Before I even ran composer create-project drupal/recommended-project:^10 I evaluated requirements to ensure I wasn't going full developer mode and overcomplicating things.

  • Ability to sell a product with inventory based on options, not its variations
  • Ability to create and manage content
  • Ability to add features for customers to submit order requests
  • Flexibility to meet and scale with the unique needs of selling handmade products

I already knew that Square had the capability, but it would be cumbersome for her use case. Square provides websites via their Weebly acquisition, but the features are limited and wouldn't meet the need to scale with any unique requirements.

I did consider WordPress and WooCommerce. I recently helped a friend write a WordPress plugin and got too hung up on the inability to create a path that is a custom landing page programmatically and the effort to create custom forms. Thank you, Drupal contributors over the years, for the Form API.

I also considered Laravel since creating a simple web store could be quick. But then, I'd have to create user interfaces and build content management features.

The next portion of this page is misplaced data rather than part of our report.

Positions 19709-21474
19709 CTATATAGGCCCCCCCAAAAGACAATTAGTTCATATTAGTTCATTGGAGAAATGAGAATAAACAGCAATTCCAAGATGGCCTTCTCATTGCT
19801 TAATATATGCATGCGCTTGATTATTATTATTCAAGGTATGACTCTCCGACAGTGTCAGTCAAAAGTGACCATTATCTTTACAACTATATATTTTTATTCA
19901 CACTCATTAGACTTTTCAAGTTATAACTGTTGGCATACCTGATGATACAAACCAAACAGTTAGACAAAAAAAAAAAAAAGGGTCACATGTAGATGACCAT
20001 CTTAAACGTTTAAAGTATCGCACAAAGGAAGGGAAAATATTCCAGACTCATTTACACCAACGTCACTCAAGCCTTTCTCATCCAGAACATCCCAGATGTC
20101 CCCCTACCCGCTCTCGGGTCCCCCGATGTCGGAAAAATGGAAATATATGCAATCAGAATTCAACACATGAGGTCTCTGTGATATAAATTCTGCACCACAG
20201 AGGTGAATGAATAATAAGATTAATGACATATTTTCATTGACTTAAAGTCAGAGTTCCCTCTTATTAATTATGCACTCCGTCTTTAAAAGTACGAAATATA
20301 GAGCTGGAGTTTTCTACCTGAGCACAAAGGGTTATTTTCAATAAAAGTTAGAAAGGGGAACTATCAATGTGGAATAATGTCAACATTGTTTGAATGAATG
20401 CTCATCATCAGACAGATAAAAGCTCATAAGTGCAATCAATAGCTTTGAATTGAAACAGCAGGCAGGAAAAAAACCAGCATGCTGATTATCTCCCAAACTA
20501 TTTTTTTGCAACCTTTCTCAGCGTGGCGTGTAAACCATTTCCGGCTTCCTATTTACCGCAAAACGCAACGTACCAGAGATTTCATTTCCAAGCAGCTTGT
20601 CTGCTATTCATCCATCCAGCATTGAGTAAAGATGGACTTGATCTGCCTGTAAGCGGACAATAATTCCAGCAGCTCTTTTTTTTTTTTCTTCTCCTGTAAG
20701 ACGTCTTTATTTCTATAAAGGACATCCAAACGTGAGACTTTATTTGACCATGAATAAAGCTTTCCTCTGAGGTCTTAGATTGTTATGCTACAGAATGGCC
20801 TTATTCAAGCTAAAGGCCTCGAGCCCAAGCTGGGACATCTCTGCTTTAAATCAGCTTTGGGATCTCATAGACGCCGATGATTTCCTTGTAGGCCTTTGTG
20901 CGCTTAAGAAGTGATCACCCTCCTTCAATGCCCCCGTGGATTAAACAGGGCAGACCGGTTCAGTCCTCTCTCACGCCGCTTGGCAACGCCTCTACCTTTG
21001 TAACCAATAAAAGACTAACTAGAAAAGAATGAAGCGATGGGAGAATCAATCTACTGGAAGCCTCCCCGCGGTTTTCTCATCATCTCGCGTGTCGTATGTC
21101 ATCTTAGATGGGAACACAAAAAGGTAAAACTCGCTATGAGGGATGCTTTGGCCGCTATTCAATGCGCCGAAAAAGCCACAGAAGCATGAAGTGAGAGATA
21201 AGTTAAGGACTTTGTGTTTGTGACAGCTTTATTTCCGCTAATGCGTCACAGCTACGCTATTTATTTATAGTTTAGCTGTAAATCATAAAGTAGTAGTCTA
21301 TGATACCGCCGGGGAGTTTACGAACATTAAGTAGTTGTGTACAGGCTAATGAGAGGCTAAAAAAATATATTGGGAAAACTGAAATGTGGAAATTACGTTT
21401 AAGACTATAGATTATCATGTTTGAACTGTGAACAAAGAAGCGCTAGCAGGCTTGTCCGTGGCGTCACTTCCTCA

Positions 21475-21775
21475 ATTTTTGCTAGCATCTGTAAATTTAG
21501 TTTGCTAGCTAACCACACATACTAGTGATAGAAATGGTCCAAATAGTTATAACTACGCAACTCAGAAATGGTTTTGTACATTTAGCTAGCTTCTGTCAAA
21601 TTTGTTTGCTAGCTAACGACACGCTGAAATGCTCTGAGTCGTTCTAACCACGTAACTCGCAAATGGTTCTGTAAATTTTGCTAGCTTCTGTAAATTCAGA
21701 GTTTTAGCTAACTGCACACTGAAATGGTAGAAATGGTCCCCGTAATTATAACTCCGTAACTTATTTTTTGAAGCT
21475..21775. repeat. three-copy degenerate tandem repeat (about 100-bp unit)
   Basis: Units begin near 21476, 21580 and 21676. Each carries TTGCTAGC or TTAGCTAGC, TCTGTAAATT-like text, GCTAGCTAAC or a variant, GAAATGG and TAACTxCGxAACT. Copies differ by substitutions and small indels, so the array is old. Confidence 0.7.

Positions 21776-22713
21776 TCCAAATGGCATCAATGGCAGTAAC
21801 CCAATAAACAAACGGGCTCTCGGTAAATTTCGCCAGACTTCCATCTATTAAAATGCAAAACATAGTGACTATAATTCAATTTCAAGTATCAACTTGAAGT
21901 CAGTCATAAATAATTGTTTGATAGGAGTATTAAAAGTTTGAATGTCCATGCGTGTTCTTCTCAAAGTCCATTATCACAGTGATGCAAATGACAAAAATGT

Honestly, Drupal fits an excellent content management system and developer framework niche. Yes, sometimes I wish there were more framework-ish features, but nothing show-stopping.

Combining Drupal Commerce with Square

I have some familiarity with Square and Drupal Commerce. In 2017 I was tasked with creating the Drupal Commerce and Square Connect integration for the Square Payment Form (now the Web Payments SDK.) However, my wife's site does not use that module. The standard connector provides integration with the Drupal Commerce Payment APIs and uses the native checkout experience inside of the Drupal site. I wanted my wife's web store to leverage Square's Checkout API. This allows customers to check out off-site on Square. The benefit? If their phone number is already in Square's system, it will send them a confirmation code to reuse their existing information. Off-site checkouts like this also gain customer trust when providing payment information. Just about everyone has experienced this when shopping on a Shopify store. The website is customized, but each merchant's checkout experience is the same.